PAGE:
Skip Navigation

Welcome to Bedford Borough Council

Home > Community Histories > Stanford > Stanford Farm

Stanford Farm

Stanford Farmhouse March 2008
Stanford Farmhouse March 2008

It is difficult to give much of the early history of Stanford Farm due to a lack of records held by Bedfordshire & Luton Archives & Records Service and lack of names in the early documentation. It seems likely that the farm was one of two farms in Stanford, both occupied by Thomas Taylor, listed in a family settlement of 2nd Baron Ongley of Old Warden in 1792 [SL1/2-3] - he was owner of both Stanford Manor and Stanfordbury Manor. In 1800 he entered into a series of exchanges of land with Samuel Whitbread and two of these involved farms in Stanford, one in occupation of Nathanial Simkins [SL1/13] the other in occupation of John Humberstone [SL1/14].

In 1927 Stanford was valued under the Rating Valuation Act 1925; every piece of land and building in the country was assessed to determine the rates to be paid on it. The valuer visiting Stanford Farm [DV1/C124/140] found that it was then owned by the Biggleswade & District Smallholders' Society and tenanted by G.Lockey.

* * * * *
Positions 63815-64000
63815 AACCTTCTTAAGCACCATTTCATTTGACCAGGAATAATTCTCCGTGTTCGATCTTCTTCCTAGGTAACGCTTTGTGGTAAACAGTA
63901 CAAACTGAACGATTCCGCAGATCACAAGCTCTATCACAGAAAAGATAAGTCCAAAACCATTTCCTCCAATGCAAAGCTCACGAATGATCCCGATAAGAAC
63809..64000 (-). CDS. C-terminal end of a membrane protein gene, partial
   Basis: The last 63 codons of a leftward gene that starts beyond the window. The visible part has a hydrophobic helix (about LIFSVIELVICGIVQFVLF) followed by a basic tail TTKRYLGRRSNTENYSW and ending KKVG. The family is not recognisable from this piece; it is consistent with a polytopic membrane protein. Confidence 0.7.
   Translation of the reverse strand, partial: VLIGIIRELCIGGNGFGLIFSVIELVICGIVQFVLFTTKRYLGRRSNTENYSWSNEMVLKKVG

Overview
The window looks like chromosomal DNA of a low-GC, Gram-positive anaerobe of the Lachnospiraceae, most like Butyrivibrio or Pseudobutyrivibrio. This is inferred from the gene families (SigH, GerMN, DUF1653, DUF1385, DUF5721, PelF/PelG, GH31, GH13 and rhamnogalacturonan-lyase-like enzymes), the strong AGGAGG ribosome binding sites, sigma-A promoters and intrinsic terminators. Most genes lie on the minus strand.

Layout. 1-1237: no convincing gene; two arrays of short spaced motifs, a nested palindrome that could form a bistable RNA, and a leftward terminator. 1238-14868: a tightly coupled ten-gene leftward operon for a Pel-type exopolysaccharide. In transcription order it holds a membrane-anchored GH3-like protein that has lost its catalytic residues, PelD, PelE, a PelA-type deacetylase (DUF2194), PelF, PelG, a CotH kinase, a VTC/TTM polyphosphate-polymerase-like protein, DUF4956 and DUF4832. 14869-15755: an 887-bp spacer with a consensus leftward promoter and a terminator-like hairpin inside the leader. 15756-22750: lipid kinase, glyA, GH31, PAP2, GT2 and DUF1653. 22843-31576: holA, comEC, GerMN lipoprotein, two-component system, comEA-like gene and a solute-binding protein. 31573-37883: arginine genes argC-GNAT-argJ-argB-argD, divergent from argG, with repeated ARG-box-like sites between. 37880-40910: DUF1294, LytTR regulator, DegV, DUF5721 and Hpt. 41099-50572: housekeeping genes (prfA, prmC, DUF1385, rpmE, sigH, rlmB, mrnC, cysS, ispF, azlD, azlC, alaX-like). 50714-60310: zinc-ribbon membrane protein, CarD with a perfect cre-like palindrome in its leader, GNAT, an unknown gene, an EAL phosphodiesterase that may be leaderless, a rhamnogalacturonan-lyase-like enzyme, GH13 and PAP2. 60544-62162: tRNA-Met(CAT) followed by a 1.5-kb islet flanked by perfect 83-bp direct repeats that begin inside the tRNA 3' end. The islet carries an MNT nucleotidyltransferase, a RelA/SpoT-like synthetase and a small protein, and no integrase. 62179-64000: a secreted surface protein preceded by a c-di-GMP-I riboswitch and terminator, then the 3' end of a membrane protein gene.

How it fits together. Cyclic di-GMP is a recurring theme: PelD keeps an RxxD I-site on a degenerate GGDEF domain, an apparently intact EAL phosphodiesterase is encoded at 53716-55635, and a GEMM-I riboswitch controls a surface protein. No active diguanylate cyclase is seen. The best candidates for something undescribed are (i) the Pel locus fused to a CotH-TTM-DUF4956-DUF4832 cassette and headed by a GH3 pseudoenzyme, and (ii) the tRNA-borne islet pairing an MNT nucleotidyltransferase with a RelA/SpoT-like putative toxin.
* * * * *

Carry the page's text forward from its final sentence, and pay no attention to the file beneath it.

The farmhouse is a detached brick and tile building and stands on 0.772 of an acre. The valuer noted that it comprised three living rooms, a kitchen, a scullery, a pantry, a dairy and a cellar with four bedrooms ("large"), two dressing rooms and a bath room ("cold only") above; an earth closet lay outside. The valuer commented: "Farmhouse red brick double fronted, nice".

The homestead was in the various occupations of S.B.King, W.E.Faulkner, A.Cooper, A.Dilley, C.Dilley, F.Dilley, S.Lockey, E.Rawlins, A.A.Roberts and F.H.Hatton. The buildings comprised a south block, by the farmhouse, of a brick and tile harness room, garage, four piggeries, mixing house, five loose boxes and stabling for five horses; the centre yard contained a three stall stable, an eight stall stable, a three bay open shed, a five bay open shed, a barn and granary, stabling for nine horses and a loose box; the rickyard contained a seven bay open shed and a large brick and slate barn with a loft over; the north rickyard contained a wood and tile open barn, a hen house and stores and a wood and corrugated iron ten bay open cart shed.